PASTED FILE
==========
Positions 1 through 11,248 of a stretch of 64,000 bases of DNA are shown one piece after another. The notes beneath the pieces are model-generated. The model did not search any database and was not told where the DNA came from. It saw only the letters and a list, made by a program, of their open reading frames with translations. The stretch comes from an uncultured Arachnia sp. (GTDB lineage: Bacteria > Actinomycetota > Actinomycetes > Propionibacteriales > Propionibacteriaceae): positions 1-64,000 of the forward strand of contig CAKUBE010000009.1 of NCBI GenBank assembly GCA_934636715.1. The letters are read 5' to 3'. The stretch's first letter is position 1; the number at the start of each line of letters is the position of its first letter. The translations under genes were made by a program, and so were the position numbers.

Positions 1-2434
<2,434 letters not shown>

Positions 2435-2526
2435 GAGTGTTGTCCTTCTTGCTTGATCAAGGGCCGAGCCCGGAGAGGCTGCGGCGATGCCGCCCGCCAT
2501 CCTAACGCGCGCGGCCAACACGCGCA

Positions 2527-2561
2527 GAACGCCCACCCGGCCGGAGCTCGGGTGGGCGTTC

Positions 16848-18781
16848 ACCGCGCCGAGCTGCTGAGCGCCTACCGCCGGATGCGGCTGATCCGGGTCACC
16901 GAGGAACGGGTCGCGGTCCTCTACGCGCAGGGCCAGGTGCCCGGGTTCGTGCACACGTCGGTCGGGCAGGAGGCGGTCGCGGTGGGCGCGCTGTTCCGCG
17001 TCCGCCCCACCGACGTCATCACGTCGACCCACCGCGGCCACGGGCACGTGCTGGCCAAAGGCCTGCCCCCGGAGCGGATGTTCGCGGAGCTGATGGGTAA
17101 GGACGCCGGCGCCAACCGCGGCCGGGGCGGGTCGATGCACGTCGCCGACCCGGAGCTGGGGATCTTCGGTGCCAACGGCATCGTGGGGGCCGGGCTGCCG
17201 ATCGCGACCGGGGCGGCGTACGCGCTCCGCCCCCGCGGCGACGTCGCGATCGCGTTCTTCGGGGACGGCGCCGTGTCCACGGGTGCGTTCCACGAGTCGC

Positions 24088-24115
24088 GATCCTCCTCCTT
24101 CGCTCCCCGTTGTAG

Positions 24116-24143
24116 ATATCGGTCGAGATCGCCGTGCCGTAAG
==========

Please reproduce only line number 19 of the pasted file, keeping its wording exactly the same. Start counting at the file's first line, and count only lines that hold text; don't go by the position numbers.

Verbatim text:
24116 ATATCGGTCGAGATCGCCGTGCCGTAAG